Language:
eng
MeSH:
Adolescent; Adult; Aged; Aged, 80 and over; Antibodies, Viral/blood; Chickenpox/*immunology; Female; Herpesvirus 3, Human/*immunology; Humans; Immunity, Active/*immunology; Immunoglobulin G/blood; Immunosuppressive Agents/*therapeutic use; Male; Middle Aged; Skin Diseases/*drug therapy/immunology; Young Adult
ISSN:
1365-2133 (Electronic); 0007-0963 (Linking)

Full metadata record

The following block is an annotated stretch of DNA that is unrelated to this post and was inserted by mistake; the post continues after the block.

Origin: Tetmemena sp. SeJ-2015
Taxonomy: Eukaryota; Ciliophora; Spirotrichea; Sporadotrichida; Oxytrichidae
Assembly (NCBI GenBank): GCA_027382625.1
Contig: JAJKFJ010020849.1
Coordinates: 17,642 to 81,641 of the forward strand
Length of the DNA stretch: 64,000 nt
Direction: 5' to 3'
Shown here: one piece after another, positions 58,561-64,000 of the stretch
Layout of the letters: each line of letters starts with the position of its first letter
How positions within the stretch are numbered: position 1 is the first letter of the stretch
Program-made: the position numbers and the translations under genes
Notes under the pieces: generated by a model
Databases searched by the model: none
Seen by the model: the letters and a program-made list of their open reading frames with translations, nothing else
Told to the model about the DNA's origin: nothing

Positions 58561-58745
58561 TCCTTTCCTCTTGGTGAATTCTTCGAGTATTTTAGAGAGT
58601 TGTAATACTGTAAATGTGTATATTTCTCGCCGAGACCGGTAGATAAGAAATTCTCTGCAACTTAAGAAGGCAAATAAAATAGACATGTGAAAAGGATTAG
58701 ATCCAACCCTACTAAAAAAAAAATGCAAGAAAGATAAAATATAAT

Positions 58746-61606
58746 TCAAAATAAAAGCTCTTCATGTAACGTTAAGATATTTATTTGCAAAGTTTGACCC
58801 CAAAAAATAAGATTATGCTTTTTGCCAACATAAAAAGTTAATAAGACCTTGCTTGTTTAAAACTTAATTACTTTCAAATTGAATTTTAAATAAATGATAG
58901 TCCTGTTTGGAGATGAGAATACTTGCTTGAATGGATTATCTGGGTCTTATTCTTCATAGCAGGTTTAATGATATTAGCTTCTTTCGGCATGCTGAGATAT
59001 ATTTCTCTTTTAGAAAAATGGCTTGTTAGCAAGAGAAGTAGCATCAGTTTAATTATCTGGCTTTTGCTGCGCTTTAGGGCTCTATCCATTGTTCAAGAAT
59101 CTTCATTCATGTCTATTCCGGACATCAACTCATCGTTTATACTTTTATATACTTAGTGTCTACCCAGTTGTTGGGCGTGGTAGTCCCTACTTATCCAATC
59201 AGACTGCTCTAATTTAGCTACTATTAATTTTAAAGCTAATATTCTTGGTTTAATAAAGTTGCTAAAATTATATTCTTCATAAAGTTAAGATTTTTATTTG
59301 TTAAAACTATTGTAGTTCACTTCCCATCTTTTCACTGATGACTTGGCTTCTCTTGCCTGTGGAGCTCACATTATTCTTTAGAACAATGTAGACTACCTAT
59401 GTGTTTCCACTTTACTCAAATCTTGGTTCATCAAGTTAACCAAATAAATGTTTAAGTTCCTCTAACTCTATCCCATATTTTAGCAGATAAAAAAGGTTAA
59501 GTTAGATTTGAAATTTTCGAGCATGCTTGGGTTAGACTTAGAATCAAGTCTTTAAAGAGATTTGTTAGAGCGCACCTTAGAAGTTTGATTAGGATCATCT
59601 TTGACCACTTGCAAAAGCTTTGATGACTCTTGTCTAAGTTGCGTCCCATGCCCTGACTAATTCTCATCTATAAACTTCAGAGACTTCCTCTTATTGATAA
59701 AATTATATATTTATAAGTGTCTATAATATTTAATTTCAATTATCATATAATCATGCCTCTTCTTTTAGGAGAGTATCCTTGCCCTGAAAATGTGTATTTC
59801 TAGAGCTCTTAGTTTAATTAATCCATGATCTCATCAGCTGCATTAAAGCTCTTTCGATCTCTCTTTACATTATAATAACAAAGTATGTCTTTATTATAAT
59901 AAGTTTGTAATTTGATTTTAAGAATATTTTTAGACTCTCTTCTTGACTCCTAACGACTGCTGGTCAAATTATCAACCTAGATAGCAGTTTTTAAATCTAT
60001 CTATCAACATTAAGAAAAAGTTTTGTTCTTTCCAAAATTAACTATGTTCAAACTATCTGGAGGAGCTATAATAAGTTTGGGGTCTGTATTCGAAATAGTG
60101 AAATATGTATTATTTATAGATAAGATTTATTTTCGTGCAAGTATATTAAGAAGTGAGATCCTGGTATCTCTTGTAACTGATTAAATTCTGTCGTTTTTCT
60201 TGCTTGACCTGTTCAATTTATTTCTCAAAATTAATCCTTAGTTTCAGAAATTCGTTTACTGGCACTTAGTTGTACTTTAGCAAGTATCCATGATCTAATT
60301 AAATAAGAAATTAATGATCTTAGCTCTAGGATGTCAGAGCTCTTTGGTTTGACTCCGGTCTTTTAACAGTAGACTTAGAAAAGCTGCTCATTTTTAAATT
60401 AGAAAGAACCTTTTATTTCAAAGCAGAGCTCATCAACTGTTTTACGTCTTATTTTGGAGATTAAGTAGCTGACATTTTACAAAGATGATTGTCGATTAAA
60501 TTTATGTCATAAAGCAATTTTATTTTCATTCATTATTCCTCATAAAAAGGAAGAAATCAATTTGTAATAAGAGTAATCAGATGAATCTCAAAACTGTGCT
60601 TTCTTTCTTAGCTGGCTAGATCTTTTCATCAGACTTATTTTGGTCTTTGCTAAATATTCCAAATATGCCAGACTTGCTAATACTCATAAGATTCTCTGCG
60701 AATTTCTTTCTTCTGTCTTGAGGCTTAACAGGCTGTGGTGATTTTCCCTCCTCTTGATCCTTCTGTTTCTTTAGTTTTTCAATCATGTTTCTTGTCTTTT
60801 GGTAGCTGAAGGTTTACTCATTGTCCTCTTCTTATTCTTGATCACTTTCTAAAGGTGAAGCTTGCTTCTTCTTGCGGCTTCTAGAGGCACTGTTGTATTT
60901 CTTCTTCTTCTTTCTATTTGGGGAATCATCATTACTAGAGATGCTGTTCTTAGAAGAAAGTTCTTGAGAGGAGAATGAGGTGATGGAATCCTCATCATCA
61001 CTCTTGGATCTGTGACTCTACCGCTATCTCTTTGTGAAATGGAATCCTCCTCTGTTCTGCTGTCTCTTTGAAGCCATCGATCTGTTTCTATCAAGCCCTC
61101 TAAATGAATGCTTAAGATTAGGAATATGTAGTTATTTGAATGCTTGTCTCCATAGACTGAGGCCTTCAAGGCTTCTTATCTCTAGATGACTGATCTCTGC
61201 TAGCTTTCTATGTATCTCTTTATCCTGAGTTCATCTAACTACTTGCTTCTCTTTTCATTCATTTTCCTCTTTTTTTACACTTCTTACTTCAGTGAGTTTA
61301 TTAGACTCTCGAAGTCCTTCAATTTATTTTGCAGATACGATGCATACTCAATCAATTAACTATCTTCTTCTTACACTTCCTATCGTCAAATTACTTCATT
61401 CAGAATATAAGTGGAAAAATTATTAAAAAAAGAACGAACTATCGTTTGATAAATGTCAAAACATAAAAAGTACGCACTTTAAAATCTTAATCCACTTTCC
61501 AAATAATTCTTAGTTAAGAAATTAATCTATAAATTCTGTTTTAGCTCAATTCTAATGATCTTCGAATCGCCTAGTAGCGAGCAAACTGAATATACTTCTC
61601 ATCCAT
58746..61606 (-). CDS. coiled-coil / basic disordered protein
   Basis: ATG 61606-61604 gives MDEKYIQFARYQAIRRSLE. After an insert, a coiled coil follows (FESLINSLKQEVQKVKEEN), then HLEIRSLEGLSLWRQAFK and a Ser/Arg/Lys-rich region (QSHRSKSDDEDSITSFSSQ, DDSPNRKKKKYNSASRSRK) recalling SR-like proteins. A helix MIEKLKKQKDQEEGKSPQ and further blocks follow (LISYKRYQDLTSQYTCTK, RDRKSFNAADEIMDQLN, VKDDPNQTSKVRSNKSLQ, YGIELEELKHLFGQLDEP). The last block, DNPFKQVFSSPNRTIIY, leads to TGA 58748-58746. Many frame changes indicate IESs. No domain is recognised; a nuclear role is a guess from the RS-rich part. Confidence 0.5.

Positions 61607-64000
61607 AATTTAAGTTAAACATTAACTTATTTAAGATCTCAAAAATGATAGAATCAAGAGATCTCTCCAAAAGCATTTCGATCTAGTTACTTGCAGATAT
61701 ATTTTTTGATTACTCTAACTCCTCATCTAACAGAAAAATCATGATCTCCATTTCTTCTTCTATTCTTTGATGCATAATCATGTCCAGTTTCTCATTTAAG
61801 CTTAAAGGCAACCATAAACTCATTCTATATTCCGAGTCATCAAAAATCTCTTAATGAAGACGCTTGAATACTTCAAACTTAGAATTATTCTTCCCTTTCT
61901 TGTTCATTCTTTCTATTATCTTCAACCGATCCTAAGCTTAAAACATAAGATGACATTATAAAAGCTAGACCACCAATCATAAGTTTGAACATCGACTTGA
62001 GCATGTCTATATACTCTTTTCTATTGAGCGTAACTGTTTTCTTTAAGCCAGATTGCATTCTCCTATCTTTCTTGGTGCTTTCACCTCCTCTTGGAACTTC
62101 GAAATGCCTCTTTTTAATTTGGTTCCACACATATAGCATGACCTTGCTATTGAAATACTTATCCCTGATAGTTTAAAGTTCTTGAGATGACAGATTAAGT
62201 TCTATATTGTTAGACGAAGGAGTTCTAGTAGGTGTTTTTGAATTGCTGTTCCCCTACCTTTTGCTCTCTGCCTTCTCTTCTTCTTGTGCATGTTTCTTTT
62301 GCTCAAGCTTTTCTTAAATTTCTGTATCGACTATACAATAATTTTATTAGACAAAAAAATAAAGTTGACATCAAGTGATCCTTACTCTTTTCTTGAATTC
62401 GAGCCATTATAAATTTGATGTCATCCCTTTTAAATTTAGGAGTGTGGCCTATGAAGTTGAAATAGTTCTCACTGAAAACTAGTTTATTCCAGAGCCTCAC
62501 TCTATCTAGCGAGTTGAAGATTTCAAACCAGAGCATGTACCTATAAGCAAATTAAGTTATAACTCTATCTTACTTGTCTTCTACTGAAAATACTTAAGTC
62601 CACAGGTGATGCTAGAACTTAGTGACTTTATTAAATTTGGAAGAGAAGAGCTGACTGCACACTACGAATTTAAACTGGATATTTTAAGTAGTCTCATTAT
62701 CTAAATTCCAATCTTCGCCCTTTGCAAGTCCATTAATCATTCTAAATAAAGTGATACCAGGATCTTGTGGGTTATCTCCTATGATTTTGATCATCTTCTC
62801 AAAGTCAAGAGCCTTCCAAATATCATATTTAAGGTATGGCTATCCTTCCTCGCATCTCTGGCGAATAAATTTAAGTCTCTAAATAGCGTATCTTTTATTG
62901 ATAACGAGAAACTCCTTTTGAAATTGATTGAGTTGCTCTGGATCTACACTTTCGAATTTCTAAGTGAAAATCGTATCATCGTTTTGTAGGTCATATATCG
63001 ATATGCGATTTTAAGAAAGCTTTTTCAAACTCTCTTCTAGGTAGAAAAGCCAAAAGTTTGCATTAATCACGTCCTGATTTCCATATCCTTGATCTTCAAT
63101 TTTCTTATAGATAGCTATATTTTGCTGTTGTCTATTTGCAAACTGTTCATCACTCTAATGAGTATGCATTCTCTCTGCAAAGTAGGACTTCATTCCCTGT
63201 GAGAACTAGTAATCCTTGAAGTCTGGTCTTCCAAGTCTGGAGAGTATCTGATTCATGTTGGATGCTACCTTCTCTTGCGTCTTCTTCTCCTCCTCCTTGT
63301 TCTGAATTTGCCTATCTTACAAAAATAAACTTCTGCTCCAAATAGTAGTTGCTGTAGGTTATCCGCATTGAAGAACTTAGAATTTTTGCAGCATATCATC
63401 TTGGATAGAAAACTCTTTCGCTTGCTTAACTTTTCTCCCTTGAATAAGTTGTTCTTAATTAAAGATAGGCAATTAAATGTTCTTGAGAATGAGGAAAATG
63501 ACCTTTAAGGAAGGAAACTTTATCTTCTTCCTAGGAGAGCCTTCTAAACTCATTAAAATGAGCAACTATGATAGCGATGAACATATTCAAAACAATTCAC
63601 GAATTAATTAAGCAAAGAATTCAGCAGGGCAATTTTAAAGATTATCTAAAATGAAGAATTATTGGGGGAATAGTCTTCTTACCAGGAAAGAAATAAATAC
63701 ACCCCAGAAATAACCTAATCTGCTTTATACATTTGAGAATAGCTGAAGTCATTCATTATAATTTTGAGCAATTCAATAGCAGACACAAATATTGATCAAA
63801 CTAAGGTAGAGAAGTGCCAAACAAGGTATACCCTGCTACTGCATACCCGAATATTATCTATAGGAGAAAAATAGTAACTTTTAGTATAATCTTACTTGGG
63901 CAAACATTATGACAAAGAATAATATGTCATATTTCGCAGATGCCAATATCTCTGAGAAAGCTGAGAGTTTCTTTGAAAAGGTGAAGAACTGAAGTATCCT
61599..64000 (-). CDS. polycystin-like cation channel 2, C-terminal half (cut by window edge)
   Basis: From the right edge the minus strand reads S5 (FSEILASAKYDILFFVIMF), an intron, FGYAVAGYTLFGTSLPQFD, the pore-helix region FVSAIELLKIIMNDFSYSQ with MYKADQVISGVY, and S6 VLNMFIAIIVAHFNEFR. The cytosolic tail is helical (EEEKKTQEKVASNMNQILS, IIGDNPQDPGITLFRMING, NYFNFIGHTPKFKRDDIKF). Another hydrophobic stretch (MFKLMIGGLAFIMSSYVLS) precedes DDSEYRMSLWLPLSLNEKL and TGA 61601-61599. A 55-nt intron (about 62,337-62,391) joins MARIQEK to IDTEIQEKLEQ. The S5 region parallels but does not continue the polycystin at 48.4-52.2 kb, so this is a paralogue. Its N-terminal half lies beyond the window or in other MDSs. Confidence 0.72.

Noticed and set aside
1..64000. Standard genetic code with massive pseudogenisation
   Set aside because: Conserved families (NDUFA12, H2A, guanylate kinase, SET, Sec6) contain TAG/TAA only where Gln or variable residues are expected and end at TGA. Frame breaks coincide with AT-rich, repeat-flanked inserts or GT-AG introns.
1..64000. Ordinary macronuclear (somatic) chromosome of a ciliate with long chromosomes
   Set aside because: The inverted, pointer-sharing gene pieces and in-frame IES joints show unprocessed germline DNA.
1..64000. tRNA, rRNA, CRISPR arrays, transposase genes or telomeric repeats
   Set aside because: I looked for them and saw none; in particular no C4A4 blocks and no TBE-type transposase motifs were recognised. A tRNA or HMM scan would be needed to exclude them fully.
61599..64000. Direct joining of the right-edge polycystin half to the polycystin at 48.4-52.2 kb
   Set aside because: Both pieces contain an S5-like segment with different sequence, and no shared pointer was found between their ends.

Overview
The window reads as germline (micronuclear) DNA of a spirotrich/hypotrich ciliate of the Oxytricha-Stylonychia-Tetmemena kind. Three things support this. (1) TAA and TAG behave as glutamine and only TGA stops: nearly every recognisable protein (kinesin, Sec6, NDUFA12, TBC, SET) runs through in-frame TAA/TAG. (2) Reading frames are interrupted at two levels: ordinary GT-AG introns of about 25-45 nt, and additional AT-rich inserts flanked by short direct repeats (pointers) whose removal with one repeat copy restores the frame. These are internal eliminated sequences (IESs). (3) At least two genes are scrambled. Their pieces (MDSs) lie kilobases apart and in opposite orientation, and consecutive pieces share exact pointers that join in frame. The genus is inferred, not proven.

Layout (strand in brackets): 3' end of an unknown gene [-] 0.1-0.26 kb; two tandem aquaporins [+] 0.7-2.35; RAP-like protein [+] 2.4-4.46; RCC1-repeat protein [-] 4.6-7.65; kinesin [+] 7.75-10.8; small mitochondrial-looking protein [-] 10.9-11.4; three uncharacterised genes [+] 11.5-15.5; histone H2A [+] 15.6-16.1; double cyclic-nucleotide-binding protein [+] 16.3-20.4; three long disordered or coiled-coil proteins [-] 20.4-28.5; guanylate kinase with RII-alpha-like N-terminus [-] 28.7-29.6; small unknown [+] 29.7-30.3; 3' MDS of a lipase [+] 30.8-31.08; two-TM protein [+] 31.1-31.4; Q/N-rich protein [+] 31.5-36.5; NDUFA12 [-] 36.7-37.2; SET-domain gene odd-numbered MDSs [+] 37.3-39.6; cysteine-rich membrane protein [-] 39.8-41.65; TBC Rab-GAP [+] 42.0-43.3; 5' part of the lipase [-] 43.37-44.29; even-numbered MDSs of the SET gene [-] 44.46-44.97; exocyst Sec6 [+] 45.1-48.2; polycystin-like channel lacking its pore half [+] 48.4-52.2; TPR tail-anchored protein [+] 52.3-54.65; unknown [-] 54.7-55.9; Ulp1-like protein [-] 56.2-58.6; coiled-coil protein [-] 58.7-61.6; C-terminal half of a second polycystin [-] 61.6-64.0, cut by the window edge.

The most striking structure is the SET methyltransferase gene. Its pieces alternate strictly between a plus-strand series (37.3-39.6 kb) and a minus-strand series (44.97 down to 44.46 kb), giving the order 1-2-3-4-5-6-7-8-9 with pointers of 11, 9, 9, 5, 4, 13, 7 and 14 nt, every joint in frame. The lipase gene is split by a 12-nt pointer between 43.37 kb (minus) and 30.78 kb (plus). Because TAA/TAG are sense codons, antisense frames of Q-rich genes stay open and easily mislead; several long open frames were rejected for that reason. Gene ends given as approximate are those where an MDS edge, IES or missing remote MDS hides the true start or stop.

DC FieldValue Language
dc.contributor.authorHackett, C Ben_GB
dc.contributor.authorWall, Den_GB
dc.contributor.authorFitzgerald, S Fen_GB
dc.contributor.authorRogers, Sen_GB
dc.contributor.authorKirby, Ben_GB
dc.date.accessioned2012-02-01T10:34:21Z-
dc.date.available2012-02-01T10:34:21Z-
dc.date.issued2012-02-01T10:34:21Z-
dc.identifier.citationBr J Dermatol. 2011 Jun;164(6):1387-9. doi: 10.1111/j.1365-2133.2011.10315.x.en_GB
dc.identifier.issn1365-2133 (Electronic)en_GB
dc.identifier.issn0007-0963 (Linking)en_GB
dc.identifier.pmid21410679en_GB
dc.identifier.doi10.1111/j.1365-2133.2011.10315.xen_GB
dc.identifier.urihttp://hdl.handle.net/10147/207664-